Ten years ago I planted about a dozen daffodil bulbs in my front yard. Every year since, those beautiful bloomers have multiplied, creating drifts of yellow, white and orange while the rest of the garden is still sleeping. And the best part is, I have done absolutely nothing to make that annual spring show happen. I haven’t watered or fertilized them, and I’ve never once divided them.
Since fall is the best time to plant winter, spring, and even some summer-blooming bulbs, use the following basic tips to make your investment in bulbs pay off for years to come:
Choose Bulbs Wisely. Look for big, firm, clean bulbs that don’t show any evidence of browning or rotting (soft spots). Larger, more mature bulbs usually produce more flowers than small ones. Some of the easiest bulbs to find and plant now include anemone, allium, freesia, hyacinth, tulip and narcissus. But don’t limit yourself to the nursery and big-box store standbys. There are a number of lovely native bulbs, like the Tuolumne Fawnlily (erythronium tuolumnense), Harvest Brodiaea (brodiaea elegans) and Purplehead (dichelostemma capitatum). Check out the photos and growing habits of these and other indigenous plants at the California Native Plant Society’s website: cnps.org, which also recommends nurseries and other sources for buying native plants.
Soil Matters. Like most plants, bulbs prefer well-drained soil. If you have dense clay or compacted soil, try planting bulbs on a slope or in raised beds. Or, amend garden soil with good compost or other organic material before planting. (Note: UC studies have shown that amending soil in just the hole you dig for the plant doesn’t do much good in the long run. If you’re going to amend, do it in a larger area, like an entire garden bed. Then, be sure to add compost to the top, around plants, annually.).
Water Sparingly Until Active Growth. Moisten the soil when you plant the bulb, then let the fall and winter rain and snow take over. If we experience dry spells in the colder months, water sparingly. Too much watering will cause bulbs to rot. One exception: summer-blooming bulbs often require more water, since their active growth coincides with dry, hot weather.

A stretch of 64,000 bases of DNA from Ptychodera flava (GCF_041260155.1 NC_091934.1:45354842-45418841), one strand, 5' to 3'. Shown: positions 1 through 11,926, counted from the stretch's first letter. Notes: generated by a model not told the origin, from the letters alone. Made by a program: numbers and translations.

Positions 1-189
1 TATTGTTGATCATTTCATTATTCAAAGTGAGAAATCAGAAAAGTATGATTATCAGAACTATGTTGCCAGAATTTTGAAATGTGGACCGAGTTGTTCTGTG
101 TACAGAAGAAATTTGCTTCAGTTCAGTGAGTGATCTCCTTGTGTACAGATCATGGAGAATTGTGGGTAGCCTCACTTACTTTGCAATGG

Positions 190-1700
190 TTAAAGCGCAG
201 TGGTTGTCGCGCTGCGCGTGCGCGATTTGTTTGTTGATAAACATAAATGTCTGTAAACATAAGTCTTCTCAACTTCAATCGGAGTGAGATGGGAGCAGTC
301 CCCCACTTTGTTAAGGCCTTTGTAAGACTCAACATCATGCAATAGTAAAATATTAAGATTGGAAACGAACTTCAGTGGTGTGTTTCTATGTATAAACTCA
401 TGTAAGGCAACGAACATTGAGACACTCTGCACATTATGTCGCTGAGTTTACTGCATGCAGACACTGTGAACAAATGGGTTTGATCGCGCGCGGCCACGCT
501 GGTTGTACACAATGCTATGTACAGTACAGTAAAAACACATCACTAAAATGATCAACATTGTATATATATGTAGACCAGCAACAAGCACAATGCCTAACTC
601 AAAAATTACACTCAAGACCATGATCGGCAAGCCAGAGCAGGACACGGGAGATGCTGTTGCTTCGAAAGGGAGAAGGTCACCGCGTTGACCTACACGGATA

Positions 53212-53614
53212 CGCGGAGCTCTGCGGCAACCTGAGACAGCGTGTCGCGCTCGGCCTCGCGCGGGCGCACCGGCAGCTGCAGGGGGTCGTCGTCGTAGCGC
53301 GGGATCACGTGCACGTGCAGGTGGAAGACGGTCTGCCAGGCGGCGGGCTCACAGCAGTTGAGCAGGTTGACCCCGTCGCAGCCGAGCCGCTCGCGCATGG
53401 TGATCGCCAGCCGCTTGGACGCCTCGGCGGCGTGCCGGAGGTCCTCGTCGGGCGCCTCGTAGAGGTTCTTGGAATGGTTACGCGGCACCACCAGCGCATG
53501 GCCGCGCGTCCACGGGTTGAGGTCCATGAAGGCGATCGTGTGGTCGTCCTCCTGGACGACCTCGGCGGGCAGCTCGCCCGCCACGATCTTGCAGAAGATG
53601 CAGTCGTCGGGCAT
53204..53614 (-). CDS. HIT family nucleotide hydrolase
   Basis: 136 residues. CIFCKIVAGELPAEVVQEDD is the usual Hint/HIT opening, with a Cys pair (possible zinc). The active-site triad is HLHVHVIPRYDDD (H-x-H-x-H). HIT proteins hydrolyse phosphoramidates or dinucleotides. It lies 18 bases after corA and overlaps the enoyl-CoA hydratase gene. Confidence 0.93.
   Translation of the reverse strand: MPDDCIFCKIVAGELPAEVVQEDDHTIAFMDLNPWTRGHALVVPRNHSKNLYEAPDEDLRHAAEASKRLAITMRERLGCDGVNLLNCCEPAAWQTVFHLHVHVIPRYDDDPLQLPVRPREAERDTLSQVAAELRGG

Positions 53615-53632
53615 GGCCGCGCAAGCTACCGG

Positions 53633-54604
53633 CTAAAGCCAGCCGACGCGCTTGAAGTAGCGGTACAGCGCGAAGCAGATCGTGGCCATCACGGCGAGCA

Fertize Little or Not at All. Healthy, mature bulbs store all of the nutrients needed for the upcoming season’s growth and bloom. After blooming, you can add a light fertilizer to help replenish the stored nutrients, ensuring a vibrant flower show again next year.
Deter the Pests. Gophers, squirrels and other rodents make quick meals out of bulbs (except daffodils, which they avoid), so either buy or make wire “gopher cages” to protect the bulbs when you plant them.
Let the Plant Prepare for Next Year. After the plant blooms and the leaves start turning yellow, fight the urge to snip off unsightly foliage. Bulbs use up all of their stored nutrients during the growing season and must rely on their leaves to continue photosynthesis in order to replenish nutrients for next year’s bloom. If you can’t stand the sight of fading leaves, plant bulbs among evergreen perennials that will hide the foliage.
One of the best things about planting bulbs is the delayed and sometimes surprising gratification they bring. Tuck them in your garden now, and four to six months later, when you’ve almost forgotten all about them, they will put on a show that ushers in spring.
Rachel Oppedahl is a University of California Cooperative Extension Master Gardener of Tuolumne County who loves her old garden friends.